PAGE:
Since the demolition of St Mary’s Church building in 2015, the residents of Hunslet have campaigned to save the adjoining spire, an iconic local landmark.
On Wednesday, March 23, Hunslet Carr Residents Association made a presentation to the full council at their monthly meeting.
They aimed to make them aware of the condition of the spire and what they said were the failings of the Church of England Diocese.
Speaking to the YEP, Kenny Saunders, Chair of Hunslet Carr Residents Association, detailed how "Hunslet without a spire would be like Blackpool without a tower."
"It's one of the tallest spires in Leeds so to lose it would be a massive landmark gone." he said.
"Whenever you come along the M1 or the M621 you can see it for miles and it is there to let you know that you are almost home."
The spire of Hunslet`s St Mary’s Church is a grade II listed building and is the tallest church spire in Leeds.
The adjoining church was demolished in 2015 due to subsidence but the spire has stood since 1864 and this date can be prominently seen above the bricked up original entrance to the church.
"Although concerns regarding the current condition of the spire and surrounding land has been acknowledged by the Church of England Diocese, it is their responsibility to provide the necessary maintenance to secure its future." Kenny explained.
"However no remedial action has taken place since 2015. It is very distressing and concerning to see the state of the spire.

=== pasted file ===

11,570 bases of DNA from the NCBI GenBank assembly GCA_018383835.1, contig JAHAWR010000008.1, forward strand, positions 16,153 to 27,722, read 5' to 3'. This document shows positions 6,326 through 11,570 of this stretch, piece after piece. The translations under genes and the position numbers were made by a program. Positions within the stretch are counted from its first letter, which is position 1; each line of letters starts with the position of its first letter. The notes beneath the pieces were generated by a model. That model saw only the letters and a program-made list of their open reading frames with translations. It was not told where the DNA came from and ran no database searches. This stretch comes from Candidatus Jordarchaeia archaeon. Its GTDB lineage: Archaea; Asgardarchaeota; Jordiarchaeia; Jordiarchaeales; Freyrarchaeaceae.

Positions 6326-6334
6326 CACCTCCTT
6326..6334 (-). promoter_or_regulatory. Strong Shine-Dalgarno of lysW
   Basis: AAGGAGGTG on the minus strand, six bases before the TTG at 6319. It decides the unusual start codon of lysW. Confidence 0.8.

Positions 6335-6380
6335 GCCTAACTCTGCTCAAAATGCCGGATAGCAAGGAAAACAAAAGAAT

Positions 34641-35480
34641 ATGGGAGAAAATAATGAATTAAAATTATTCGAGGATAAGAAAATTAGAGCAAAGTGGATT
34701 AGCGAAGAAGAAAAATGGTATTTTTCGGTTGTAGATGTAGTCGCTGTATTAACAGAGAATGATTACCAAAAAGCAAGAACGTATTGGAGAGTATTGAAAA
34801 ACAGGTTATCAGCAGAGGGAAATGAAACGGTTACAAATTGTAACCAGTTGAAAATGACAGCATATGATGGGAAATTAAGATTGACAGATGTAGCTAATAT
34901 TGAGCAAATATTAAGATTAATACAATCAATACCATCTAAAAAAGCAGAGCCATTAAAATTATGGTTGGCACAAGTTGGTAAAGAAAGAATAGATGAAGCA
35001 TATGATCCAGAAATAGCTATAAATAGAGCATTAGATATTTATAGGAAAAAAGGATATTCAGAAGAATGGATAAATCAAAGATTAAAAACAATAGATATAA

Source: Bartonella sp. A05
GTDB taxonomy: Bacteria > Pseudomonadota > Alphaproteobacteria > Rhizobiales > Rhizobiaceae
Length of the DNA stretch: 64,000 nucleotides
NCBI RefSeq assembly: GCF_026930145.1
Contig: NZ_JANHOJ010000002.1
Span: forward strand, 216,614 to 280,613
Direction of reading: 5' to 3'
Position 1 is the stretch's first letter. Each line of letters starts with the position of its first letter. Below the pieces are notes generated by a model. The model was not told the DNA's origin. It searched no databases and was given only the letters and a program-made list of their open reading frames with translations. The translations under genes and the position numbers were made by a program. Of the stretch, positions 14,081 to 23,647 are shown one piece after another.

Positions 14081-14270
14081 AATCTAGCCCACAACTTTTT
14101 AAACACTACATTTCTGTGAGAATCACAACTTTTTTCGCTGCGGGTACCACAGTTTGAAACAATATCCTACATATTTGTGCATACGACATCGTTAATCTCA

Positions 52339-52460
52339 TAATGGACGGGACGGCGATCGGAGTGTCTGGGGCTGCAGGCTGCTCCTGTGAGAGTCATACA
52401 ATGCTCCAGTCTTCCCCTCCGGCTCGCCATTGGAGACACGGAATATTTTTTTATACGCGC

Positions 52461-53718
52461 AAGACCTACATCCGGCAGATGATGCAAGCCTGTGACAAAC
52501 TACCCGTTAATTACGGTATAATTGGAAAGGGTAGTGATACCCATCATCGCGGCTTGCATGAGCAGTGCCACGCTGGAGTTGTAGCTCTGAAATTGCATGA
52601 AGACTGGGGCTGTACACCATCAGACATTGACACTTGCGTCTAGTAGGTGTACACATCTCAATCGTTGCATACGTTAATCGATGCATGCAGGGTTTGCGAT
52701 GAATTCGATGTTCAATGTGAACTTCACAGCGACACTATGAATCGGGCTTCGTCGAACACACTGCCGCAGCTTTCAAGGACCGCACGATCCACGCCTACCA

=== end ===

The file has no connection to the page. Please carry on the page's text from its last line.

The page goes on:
"One of the Tower Buttresses has been removed at some point and needs replacing to comply with its listed status. Vegetation is growing out of the stonework, windows have been broken and there is now water ingress."
Residents have also been angered by the deterioration and the mess of the land immediately adjacent to the spire including the War Memorial.
"It contains the names of 360 Hunslet men who gave their lives in both wars and is now surrounded by high metal fencing and is inaccessible." Kenny exclaimed.
"The grass around the site is overgrown obscuring the memorial tablets. This is an insult to these men as we are unable to hold our Remembrance Services in a dignified manner.
"For the last few years, we had to resort to tying our memorial wreaths to the fencing. We asked the Diocese for permission to tidy the site and cut the grass but this was refused."
For Kenny and the Hunslet Carr Residents Association, the past seven years has been long enough and they believe action is needed now.
They are now requesting that Leeds City Council put significant pressure on the Diocese to carry out its obligation to maintain and repair the tower, spire and its immediate areas.
Speaking to the YEP, a spokesperson for the Anglican Diocese of Leeds explained that it is a complex situation given the important status of the site and that they are working collaboratively with Leeds City Council to achieve the best outcome for the community.
"We remain committed to ensuring the site is developed for community use. As part of the work essential structural and archaeological reports are being prepared. Meanwhile, safety inspections take place every four months." read the statement.
"The last inspection in February 2022 showed no significant changes to the building and nothing considered to be of major concern. According to that report, no urgent repairs are necessary at this stage.”